51. Suzie, in the majority of situations extensions are granted. Three times this week I got due date changes. One required a contract amendment because it was a multibook contract so dominoes fell--a novella was cancelled (which another client could pick up) and all resolved. In this case,the publisher wanted to cut that part of the list so the author provided an opportunity to do that. She has another publisher and her career is on track. When publishers change their lists, agents figure out what to do for each author. This is where the original negotiation is crucial. What are penalties publisher must pay if they cancel a book?

  52. Loved this post! It is supposed to snow a little bit here this weekend. Looking forward to it! I hope it's the start of a very snowy season! Very interesting glimpse into a day of an agent. Thanks for sharing!

  53. Ruthy are you serious? Afraid?? This reminds me of when I was young and guys I dated said I was too intimidating! They wanted gals who weren't smarter,better educated or more successful. Lol. Remember what you said this week about strong women in your novels. I LOVE your new book!!

  54. Natasha, we are delighted to have you in Seekerville. Your "To Do" list is mindboggling! Beyond that insightful peek at an agent's life, I learned a couple things I didn't know. So thank you!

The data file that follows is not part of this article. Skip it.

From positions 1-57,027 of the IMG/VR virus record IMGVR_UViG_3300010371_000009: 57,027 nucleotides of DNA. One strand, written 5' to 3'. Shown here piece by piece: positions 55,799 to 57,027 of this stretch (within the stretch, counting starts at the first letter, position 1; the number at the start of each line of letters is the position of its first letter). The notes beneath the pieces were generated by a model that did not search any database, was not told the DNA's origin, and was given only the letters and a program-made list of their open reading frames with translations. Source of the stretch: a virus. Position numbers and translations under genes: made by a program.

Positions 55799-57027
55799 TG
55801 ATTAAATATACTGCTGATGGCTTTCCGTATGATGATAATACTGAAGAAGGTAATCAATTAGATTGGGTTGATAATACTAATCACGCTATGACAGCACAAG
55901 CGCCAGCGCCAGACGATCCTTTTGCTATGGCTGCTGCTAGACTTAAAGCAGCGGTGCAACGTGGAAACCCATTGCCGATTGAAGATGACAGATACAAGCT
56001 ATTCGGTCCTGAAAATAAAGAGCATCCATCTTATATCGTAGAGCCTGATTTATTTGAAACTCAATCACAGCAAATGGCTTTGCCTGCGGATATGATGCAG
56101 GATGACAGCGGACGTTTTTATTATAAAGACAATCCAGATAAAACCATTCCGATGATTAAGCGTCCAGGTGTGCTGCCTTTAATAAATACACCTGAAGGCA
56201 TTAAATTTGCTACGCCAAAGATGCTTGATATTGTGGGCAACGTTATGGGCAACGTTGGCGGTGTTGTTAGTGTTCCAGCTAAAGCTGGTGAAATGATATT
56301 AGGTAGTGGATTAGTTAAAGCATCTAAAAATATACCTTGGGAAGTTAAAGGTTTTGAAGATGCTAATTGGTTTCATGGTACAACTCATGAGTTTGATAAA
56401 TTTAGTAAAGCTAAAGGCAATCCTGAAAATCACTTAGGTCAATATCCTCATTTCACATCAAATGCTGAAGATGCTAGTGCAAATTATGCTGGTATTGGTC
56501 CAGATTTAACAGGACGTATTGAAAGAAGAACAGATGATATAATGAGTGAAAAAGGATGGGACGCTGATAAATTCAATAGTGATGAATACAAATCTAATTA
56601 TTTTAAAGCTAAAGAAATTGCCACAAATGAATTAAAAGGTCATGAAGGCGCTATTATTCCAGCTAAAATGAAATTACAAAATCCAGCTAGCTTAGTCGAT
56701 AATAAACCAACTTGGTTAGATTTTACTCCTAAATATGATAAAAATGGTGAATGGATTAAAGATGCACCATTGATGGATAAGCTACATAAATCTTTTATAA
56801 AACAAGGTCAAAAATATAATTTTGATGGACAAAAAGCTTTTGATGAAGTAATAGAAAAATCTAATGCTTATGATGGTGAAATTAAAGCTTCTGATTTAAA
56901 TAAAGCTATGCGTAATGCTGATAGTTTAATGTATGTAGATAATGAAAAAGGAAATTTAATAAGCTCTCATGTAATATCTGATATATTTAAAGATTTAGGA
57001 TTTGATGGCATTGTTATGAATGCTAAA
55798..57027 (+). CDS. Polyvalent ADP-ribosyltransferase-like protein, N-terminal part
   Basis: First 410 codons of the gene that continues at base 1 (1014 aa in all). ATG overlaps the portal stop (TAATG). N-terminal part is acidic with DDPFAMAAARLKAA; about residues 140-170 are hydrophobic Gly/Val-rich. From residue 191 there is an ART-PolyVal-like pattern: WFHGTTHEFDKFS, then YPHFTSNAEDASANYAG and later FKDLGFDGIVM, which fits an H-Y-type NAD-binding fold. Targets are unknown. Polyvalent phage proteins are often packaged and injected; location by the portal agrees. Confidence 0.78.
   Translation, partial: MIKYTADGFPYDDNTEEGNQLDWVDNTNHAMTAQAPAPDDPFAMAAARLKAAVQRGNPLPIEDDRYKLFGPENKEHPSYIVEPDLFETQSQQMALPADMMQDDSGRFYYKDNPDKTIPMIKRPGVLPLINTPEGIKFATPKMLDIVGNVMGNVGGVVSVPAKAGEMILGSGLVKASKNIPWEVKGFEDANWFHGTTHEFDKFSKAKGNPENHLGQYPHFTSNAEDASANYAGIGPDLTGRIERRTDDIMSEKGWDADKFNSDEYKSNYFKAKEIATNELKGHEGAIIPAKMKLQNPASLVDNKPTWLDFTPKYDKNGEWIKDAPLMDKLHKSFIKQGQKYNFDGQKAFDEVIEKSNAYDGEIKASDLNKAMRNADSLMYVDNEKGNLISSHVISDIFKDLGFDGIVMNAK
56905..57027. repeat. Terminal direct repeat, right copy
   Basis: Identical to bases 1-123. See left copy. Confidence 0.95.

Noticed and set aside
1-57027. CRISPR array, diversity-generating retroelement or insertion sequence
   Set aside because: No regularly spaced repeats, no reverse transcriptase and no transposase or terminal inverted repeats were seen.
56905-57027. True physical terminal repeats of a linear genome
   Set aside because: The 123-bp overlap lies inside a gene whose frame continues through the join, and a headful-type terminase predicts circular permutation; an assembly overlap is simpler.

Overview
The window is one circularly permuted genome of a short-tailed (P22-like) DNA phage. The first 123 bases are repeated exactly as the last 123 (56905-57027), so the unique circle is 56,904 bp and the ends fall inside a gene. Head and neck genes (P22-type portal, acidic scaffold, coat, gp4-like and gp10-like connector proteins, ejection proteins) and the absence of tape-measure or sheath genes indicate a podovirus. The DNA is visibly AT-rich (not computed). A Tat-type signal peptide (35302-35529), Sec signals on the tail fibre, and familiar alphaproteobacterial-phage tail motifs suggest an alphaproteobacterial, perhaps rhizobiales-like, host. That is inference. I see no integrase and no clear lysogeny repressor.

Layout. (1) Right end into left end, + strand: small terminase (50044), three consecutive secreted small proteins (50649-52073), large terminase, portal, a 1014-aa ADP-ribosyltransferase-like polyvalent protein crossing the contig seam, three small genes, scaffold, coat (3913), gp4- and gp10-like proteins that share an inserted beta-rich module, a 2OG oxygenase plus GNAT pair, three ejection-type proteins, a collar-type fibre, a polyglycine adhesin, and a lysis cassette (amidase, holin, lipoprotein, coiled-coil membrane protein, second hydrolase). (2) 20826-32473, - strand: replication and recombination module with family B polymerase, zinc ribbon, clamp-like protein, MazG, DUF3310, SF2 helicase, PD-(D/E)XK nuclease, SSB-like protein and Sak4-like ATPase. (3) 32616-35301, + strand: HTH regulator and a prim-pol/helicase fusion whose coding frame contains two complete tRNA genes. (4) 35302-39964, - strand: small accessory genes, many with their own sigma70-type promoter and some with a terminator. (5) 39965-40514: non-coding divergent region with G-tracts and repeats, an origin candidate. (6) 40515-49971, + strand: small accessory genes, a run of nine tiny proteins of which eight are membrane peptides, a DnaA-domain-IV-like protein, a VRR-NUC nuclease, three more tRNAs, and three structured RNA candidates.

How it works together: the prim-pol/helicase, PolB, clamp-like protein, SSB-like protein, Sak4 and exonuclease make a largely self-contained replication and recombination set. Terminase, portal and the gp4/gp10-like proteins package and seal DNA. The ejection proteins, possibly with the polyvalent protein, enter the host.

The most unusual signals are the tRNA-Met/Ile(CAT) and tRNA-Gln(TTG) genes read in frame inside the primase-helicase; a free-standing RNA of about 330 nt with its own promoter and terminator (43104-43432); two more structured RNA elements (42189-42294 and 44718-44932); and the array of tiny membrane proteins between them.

I write for Love Inspired so don't need an agent, but I'm thankful for Karen Solem, so glad to have an agent in my corner.


  55. Holy moly, what a day! It sounds like quite a challenging career, but I'm sure it's very rewarding. Definitely include my name in the cat dish please!!!

  56. I worked in publishing in NYC mostly at S&S before becoming an agent. At the height of publisher launch parties I worked in publicity on events for celebrities like Spider man,film stars and well known authors who needed big tours. Think a couple of big weddings per month and a closet full of evening gowns. Also worked in editorial and with my science degree from Columbia University with two Nobel laureates on their virology book. I also freelanced for other publishers which is how I got tobe good at jacket and catalogue copy (that wasn't on my list that day but I commonly revise them for clients) I was busy then too! Lol.

  57. I'm always so interested when I see anything about agents because this is the one area of writing I'm next to clueless about. Does anyone know of any agents repping Christian romance who are currently acquiring that I can look into? The system to get anything read by the big Christian publishers without an agent is too confusing--and expensive--for me. I am submitting to Harlequin and others that don't require agents, but after reading this list of all they do, I think I may need one at some point. :D

    I'd love to win anything but the chocolate, Ruthy. I'm allergic to the stuff. Everyone nearly dies when I say I'm allergic to chocolate and don't eat/drink anything with caffeine in it, but I assure you all I'm still a writer. I just handle my stress and rejections differently. :)

  58. And how many hours do you put in in a day???? Fantastic prizes and love this blog.